For decades, even centuries, we are being spoon fed on the idea of the superiority of the Western World, as well as a major differentiation of the “developed” and “developing countries”. This distinction and group bundling of completely different and unique countries has become ingrained in our academic system, world view and political discourse.
India and China however, managed to question the status quo, introducing new and disruptive ways of doing business and reinventing the very concept of government. All the way from microcredit, digital banking, online commerce to gene editing, space exploration and biometrics these countries are teaching the world how to move fast and efficient, without breaking things.
In this article we will explore the Birth of Modern India, as seen by Nandan Nilekani, the founding Chairman of India’s UIDAI (Aadhaar), which rolled out a biometric ID system for 1.2 billion people, and is considered one of the Architects of Digital India.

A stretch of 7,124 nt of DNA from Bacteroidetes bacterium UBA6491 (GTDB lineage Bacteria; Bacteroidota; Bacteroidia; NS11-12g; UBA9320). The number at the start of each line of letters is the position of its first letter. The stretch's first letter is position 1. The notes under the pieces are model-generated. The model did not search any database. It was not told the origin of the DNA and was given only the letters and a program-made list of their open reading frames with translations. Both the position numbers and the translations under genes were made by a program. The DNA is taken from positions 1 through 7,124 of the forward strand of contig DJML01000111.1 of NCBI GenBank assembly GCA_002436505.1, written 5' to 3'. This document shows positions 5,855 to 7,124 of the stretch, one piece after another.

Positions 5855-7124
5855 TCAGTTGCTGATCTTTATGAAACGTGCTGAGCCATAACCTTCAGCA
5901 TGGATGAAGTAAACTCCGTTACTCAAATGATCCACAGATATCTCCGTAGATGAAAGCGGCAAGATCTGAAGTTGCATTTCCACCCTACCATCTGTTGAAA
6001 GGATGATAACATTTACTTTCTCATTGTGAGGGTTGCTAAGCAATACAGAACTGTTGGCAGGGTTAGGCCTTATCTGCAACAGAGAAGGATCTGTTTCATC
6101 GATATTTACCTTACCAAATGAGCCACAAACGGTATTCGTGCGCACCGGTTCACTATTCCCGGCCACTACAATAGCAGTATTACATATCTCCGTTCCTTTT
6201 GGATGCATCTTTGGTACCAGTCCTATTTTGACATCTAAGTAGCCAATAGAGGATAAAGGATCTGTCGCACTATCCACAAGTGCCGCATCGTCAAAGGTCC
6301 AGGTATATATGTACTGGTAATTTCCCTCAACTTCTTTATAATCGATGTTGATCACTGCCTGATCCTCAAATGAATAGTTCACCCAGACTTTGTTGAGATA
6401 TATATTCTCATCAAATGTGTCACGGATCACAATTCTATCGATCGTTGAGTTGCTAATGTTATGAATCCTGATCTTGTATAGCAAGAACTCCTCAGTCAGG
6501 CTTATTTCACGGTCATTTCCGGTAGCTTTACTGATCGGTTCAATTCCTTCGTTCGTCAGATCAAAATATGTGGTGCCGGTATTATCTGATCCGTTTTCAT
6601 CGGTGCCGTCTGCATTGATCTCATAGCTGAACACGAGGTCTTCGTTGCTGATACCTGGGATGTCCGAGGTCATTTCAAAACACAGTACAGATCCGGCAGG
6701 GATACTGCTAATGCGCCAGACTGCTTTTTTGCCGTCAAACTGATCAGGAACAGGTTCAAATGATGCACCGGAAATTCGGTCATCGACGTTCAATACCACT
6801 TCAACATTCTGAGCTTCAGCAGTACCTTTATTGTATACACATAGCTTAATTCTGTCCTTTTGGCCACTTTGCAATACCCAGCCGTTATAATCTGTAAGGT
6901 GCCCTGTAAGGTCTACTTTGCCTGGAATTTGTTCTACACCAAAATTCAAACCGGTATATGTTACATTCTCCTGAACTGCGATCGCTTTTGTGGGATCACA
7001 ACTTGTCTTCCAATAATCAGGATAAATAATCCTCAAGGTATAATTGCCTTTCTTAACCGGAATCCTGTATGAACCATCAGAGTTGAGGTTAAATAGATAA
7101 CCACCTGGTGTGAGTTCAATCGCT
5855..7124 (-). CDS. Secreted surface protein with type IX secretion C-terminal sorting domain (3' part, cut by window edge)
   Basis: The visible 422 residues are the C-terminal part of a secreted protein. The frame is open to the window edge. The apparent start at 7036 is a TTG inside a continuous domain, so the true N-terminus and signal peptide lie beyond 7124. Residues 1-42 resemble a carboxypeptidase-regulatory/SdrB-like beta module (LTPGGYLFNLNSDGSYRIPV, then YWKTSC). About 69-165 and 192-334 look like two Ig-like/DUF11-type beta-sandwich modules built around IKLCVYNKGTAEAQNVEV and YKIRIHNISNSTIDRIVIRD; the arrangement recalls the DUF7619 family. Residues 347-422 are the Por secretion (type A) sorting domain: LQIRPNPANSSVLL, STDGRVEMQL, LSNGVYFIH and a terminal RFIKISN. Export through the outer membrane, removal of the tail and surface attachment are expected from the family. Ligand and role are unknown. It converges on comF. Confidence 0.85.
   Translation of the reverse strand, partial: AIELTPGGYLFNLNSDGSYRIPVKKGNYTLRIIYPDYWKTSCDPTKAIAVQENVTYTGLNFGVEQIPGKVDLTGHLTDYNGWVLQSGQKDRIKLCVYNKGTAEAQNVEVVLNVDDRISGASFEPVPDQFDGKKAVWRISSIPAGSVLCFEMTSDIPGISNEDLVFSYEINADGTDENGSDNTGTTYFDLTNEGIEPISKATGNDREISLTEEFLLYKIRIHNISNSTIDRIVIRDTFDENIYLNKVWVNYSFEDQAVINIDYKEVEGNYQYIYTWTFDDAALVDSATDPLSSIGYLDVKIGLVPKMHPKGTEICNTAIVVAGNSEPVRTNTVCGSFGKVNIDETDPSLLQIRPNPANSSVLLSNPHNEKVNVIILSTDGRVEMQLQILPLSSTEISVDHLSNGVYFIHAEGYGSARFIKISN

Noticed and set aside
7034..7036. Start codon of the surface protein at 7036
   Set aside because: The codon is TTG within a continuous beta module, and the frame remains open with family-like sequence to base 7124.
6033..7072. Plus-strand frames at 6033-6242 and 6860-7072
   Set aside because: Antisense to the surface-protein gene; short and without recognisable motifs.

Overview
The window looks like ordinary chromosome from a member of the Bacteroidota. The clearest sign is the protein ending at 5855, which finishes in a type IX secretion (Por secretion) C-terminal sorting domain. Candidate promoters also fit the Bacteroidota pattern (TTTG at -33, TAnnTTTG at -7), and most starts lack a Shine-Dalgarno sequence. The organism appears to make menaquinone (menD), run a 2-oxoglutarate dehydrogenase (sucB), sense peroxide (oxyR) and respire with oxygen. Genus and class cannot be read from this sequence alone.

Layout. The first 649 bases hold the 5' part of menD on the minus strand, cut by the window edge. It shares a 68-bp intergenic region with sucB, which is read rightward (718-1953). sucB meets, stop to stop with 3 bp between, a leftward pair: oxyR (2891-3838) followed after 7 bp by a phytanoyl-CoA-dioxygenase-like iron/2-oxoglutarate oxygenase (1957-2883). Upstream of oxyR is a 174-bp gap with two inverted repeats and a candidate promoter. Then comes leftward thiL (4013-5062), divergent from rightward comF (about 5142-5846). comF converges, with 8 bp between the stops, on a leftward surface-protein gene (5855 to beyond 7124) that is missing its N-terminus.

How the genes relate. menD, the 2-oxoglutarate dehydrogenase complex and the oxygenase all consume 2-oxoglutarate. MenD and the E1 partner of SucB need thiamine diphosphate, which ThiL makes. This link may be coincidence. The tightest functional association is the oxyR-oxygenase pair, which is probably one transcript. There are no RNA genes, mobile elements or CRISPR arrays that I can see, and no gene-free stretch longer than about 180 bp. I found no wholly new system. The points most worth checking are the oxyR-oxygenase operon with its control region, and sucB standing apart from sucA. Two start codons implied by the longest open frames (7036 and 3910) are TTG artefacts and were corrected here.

Nandan, we are used to see innovation and new technologies coming from the West. Things are rapidly changing, however, with China’s GDP already being the biggest in the world and India positioned to overtake America’s position as the world’s second largest economy by 2050. What can these nations teach the “developed” world?
In fact, Western countries are leading in a number of fields, however, we have to remember they had hundreds of years of strong economic growth. Countries like India and China started their rapid economic growth very recently. So we have to catch up with the West in a matter of years, not decades. Which is exactly what is happening. People in India and China are increasingly demanding quality, speed and connectivity; and we have to run where others could walk.
We have to be innovative not of a pure curiosity and interest, but out of necessity. We have to deliver to our people. We have no time to waste. And we as nations have provided effective solutions at a unique combination of low cost, scale and speed to fulfill the needs of 25 % of the world population.